The difference between the Indian Colonial subject and the African Colonial subject seems clear this week.  The Indian subject in the Victorian consciousness is attributed the servile and unthreatening de-masculinized role of subordinate, while the African subject is pushed even further down the social hierarchy past the Oriental eunuch figure to that of a humanoid beast .  The horror in Heart of Darkness comes from the intolerable moments of realization (however temporary and fleeting), when the African subject is recognized as legitimately human.  If the Asian subject is a socio-political eunuch then the African is a tool for enterprise.  This line of thinking of course, reduces the colonial impulse to its commercial roots alone.  As such, it is only natural that the image of the ‘Jewel in the Crown’ overshadows the self-proclaimed ethical justification for Colonialism (White man’s burden).

The English-Educated Indian and the Cycle of Imperialism

Being colonized by a language has larger implications for one’s consciousness as assuming a language is equated to the assumption of a culture.  Speaking English means that one accepts, or is coerced into accepting, the collective consciousness of the English, which comes with ideology that profiles and disengages the darker ethnicities, such as the Indian “psychology of crime” (Passage 187), or that “darker races are physically attracted to the fairer but not vice versa” (243).

With this in mind, the place of the educated Indian in the novel and within in the sociohistorical context of British India becomes one of interest.  Language has the potential of being an equalizing force or a subversive tool for the educated Indian.  It is what separates the “useful” Indians from the ones that could cause problems for the British Raj, as is noted during the Bridge Party.  However, as seen in the case of Aziz, it appears that the mastery of the colonizer’s language is something that elevates the subaltern in his own eyes to the level of the colonizer.  He makes the figure of the non-English educated Indian the new subaltern figure, relegated to the role of the comic gull who can be mocked (Mahmoud Ali) .

The derision towards the new subaltern supplies the power for the educated Indian, who fails to utilize the subversive potential of language to break the cycle of Imperialism.  Instead, as he fuels the colonial machine further by using the language of the colonizer as a marker for the colonial subject; by allowing the colonial power/colonial subject  divide to exist, albeit (from their point of view) with fewer on the latter side.

Writing as an act of Colonization

Written from within a liberal ethos, in the style of ironic discourse, A Passage to India seems to acknowledge that what is defined as India by Colonial rule is an amorphous mass of land, people, culture, lumped together on the basis of its foreignness–it’s exoticity, a word in itself that suggests a relationship akin to that of spectator and spectacle, while pointedly demarcating perceived civilization from barbarity.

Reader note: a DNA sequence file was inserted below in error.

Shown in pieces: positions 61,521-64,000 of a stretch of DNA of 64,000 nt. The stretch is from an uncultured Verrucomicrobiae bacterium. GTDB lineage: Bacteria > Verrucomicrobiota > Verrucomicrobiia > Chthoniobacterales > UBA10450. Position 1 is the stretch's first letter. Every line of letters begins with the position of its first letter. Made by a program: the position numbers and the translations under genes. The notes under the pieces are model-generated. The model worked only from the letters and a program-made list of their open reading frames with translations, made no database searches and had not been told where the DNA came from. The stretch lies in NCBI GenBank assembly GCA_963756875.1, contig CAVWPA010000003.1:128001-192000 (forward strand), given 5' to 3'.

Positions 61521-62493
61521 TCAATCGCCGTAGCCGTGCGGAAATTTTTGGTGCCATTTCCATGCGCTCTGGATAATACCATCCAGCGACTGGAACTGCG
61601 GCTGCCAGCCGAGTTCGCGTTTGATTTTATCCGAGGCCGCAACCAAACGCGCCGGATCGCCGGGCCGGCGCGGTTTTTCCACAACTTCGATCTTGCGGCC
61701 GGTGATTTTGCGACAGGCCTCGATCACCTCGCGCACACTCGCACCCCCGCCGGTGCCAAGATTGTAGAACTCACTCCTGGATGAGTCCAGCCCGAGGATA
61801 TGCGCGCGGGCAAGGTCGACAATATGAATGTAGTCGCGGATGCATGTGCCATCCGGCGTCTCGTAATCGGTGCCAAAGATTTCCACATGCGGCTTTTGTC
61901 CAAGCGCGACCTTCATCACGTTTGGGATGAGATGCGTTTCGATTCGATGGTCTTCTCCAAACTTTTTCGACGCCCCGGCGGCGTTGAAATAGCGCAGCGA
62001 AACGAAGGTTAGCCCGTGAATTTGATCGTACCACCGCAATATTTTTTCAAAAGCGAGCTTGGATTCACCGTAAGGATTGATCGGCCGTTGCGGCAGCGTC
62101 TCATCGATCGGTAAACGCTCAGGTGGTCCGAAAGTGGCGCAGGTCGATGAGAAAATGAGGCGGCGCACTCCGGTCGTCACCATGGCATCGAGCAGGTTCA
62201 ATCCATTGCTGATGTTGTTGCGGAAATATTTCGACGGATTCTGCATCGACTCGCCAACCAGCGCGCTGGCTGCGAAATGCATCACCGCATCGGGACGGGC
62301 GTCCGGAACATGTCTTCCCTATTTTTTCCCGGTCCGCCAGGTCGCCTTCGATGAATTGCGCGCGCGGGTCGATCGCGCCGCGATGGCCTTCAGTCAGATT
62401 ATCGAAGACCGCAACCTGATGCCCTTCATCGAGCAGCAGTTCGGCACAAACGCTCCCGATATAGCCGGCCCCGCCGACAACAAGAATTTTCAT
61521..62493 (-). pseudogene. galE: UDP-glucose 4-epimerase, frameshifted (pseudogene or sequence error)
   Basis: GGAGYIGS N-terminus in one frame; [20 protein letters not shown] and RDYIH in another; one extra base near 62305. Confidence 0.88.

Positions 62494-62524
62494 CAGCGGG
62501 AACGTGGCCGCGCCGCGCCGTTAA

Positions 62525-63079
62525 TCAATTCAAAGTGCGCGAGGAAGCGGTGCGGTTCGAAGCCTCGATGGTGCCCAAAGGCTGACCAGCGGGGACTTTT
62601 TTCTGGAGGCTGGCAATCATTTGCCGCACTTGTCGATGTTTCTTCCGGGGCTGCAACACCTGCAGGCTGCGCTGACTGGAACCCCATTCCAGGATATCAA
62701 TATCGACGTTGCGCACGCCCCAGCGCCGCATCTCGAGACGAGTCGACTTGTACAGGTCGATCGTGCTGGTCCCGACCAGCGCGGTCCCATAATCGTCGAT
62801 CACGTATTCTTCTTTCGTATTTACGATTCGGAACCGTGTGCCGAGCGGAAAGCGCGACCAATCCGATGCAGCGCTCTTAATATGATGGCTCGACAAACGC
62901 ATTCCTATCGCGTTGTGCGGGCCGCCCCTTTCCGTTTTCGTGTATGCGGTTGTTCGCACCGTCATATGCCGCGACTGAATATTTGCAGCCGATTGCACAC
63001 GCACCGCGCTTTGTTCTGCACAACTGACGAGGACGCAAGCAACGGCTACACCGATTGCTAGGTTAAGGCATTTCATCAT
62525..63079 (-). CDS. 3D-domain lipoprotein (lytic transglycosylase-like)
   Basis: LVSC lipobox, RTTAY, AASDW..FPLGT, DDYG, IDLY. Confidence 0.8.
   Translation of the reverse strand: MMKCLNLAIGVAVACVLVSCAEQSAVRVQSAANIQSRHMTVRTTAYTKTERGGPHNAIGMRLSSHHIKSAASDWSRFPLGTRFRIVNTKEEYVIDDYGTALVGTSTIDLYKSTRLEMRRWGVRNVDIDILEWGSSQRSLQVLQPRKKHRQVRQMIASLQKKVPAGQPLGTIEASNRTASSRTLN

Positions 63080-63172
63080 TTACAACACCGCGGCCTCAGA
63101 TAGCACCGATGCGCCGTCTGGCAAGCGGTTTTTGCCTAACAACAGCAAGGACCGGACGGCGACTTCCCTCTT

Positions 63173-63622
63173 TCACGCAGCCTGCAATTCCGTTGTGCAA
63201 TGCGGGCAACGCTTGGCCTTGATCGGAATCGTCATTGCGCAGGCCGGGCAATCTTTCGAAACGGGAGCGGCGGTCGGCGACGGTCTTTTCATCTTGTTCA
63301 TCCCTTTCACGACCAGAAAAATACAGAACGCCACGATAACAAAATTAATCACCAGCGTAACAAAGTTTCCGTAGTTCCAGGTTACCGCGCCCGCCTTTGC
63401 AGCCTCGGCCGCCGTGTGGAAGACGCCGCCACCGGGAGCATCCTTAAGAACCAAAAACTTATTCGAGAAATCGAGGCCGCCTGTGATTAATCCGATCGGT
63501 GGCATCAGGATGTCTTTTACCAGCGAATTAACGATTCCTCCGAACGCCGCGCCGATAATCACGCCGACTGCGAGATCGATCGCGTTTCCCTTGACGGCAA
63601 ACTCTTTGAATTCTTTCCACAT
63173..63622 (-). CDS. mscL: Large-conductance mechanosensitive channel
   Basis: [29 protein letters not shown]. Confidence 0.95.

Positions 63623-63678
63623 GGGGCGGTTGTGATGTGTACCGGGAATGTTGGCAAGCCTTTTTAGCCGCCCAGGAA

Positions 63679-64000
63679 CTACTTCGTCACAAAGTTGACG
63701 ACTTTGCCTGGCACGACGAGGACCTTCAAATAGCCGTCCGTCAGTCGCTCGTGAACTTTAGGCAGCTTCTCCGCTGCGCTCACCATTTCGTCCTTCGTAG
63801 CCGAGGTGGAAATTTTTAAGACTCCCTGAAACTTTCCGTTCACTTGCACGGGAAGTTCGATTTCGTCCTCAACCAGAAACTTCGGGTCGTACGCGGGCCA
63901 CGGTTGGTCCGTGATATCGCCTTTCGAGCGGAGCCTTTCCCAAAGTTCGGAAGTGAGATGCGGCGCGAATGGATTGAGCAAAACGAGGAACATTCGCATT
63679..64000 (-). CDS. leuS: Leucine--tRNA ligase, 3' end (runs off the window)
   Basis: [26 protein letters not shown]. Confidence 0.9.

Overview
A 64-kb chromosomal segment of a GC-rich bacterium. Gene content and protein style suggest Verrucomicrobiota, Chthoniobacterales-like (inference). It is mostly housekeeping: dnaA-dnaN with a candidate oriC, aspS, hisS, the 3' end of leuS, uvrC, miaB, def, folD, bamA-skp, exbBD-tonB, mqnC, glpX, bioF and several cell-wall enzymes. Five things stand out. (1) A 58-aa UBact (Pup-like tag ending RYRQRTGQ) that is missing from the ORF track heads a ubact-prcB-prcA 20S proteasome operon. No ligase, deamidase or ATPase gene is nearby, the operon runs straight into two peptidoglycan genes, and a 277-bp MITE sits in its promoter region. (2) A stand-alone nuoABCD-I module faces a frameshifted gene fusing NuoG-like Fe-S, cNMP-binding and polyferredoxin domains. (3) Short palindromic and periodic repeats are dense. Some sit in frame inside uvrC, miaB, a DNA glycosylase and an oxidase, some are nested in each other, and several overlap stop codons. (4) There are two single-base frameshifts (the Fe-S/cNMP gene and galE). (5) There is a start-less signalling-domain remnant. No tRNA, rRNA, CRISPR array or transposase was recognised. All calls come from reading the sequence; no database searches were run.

This creation (India) is acknowledged as “India — a hundred Indias– “, an original network of cultures and identities that reflect a legitimate system of knowledge that allows for an alternative world view. The structure of the novel, triadic in form, reflects the diversity of the assumed homogenous India and effectively undermines the politically constructed concept of India as understood under the British Raj. It is a straight refusal to see India as a “frieze” of glamour and spectacle.


Fig:  The Madras Club– highly popular with the Anglo-Indian population at the time, and also one of the many clubs in Colonial India with the “No Indians, No Dogs” signs outside.

General thoughts on Modernism

Upon reading through the suggested literature for this week, Gikandi’s essay on the role of Africa in Picasso’s oeuvre seems to best embody the relationship between Modernism and Empire the module seems to call into question. In tracing the birth of Modernism back to a localized incident in the African context, Gikandi highlights the fact that in the legitimate and recognized realm of contemporary culture, the non-European, non-white elements are relegated to the peripheries by default.

The ‘other’ is given a voice through the vehicle of Modernism, but only momentarily, and that too, for the purpose of defining the ‘self’ by what it is not. The ‘other’ is stripped off any individual identity independent of one that has no correlation to the mainstream European ‘self’, hence any power delegated to African culture is one contained within the parameters of the white gaze as objects defining and supporting the pre-established principles and identity of European aesthetics.

An image congruent to this would be that of postive and negative space in aesthetics, wherby white and black can stand for either/or, despite the fact they are chromatically binary opposites.


Fig 1: Spaces between Moth (donald mackay,

The use of equal amounts of positive and negative space in a composition is what classically defines visual art as ‘good’, and with Modernism being a reactionary movement celebrating the upheaval of the classical, this formulaic nature of aesthetics is re-evaluated in literal terms in the aesthetic works themselves, yet with respect to the influences and foundations of the form itself, it ironically reverts back to the concept of defining what it is by what it is not–and what it can never admit to being influenced by.